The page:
Category Archives: Economics

Gardening With Don Quixote

The below couple posts notwithstanding, I labor under no misconceptions about the ability to provide a significant portion of my family’s food via my own efforts gardening or otherwise.

Suffice it to say that I’m just making a tiny dent. For now. All the fresh tomatoes and figs, and herbs, and hot peppers, and later on the Japanese persimmons – those are delicacies I am truly happy to have. But I realize I’m not producing enough of any of them (well, maybe the hot peppers) to equal a year’s portion for the family. Let alone all the other fruits and vegetables we four would consume in a year.

Lets just say I am working toward something like such a goal. Which is why I’m expanding an automatic watering system out at the Polka Farm, for instance, although by the time we can actually move out there, the immediate size of our family may be down to two.

Really though, I gloss this over a lot, but it’s good to realize that if one really is intent on not having to rely on the so-called just-in-time expensive grocery store food, even if just for vegetables, one is in for considerable work.

Aside from the preparation of a very large garden plot (a task not at all to be scoffed at), one might need to grow the following amounts, according to various sources that sound reasonable to me:

→ Tomatoes (my favorite) – 8-20 plants (I grew seven this year, and while they were very productive plants, I am sure we will use up all the frozen sauces and tomatoes I was able to preserve long before a year has passed).

→ Potatoes (not my favorite from a waistline standpoint, but quite the sustaining vegetable) – 40-120 plants. That would eat up lots of garden space.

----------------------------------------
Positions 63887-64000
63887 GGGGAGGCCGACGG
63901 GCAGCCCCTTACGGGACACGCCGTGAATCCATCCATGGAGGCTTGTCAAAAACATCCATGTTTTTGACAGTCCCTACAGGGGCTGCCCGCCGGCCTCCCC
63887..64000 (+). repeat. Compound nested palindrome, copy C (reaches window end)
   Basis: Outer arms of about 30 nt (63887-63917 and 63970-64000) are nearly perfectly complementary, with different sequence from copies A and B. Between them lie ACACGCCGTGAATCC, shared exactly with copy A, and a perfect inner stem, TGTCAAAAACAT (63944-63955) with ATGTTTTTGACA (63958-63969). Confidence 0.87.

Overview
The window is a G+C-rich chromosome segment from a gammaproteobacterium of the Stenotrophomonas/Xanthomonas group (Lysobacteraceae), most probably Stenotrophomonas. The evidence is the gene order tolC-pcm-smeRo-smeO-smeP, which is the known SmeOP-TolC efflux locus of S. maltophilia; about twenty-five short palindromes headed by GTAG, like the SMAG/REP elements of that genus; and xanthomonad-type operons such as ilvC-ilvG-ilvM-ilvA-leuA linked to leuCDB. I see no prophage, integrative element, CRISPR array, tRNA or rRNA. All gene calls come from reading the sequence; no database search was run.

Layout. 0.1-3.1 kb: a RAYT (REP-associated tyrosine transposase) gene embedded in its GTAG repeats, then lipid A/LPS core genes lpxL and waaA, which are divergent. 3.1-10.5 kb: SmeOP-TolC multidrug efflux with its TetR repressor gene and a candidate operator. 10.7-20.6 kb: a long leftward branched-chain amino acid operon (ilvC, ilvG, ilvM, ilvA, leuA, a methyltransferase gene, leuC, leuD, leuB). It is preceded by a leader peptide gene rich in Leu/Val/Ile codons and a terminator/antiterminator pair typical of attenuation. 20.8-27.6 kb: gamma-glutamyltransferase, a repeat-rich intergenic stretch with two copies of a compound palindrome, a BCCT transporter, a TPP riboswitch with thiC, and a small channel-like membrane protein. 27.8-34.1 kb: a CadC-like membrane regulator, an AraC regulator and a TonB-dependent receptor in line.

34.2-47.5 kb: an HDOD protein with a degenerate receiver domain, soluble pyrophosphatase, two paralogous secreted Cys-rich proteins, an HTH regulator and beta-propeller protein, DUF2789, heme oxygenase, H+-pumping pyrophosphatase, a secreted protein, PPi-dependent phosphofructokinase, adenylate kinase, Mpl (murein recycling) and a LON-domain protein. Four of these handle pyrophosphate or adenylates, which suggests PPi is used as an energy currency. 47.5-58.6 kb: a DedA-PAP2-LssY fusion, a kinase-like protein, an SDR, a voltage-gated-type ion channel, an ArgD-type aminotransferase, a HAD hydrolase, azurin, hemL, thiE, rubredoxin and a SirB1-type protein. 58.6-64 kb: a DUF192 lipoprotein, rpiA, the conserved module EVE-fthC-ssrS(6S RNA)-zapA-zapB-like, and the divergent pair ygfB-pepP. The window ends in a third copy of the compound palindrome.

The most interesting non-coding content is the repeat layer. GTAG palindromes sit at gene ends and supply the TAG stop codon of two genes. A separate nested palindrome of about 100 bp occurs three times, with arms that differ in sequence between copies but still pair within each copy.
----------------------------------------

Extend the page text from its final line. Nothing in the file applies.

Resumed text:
→ Sweet Potatoes (that’s more like it, better for you but pretty much just as sustaining) 20 plants. Actually, I would probably grow more of these and much fewer “regular” potatoes.

→ Summer Squash – 16 plants.

→ Peppers – 20-30 plants (I am growing 18 hot pepper plants alone, which indeed has provided a year’s worth of fresh heat plus hot sauces. But sweet pepper plants are far less productive.)

→ Peas – 100 plants or more.

→ Onions – 160-240 plants.

→ Spinach – 40-80 plants.

→ Lettuce – 40-48 plants.

→ Carrots – 40-160 plants.

→ Cabbage – 12-40 plants.

→ Green Beans – 40-80 plants.

And that’s just for starters. Add in various other family favorites, add in herbs. Then consider how much room this many plants requires. And then consider the time required to preserve those vegetables for winter use.

The result is that one family member would have to make gardening pretty much his or her full-time occupation, if the goal were actually to provide the year-round vegetable and fruit needs for the entire family.

So yeah, I realize that at this stage in the game my gardening efforts amount to hobbying, not farming. And yeah, I realize how much more work would be required to pull off what my forebears did a hundred years ago or so. But hey, I’m retired now, and I have more time than I used to for tilting at windmills.

Also posted in Factory Food, Food, Garden

All You Need To Know Today

Since the end of the recession, the gross domestic product has grown 11 percent, the Standard & Poor’s 500 is up 83 percent, corporate profits have swelled 53 percent — and median household income, in the most up-to-date numbers, has fallen 4 percent – Jared Bernstein, former Obama White House economist

Also posted in Business, Corporate, Government, Politics, Verbatim

Hello. I’m Bob, And I Am An Addict

I am addicted to factory food.

If anyone should know better, it’s me. I have attempted to grow and produce an increasing percentage of my family’s food for years now. I know how much effort it takes to produce my own food, and I know the costs hidden behind the grocery store prices. I know the U.S. food distribution system is not even close to sustainable.

Yet I keep going back to the grocery store for more.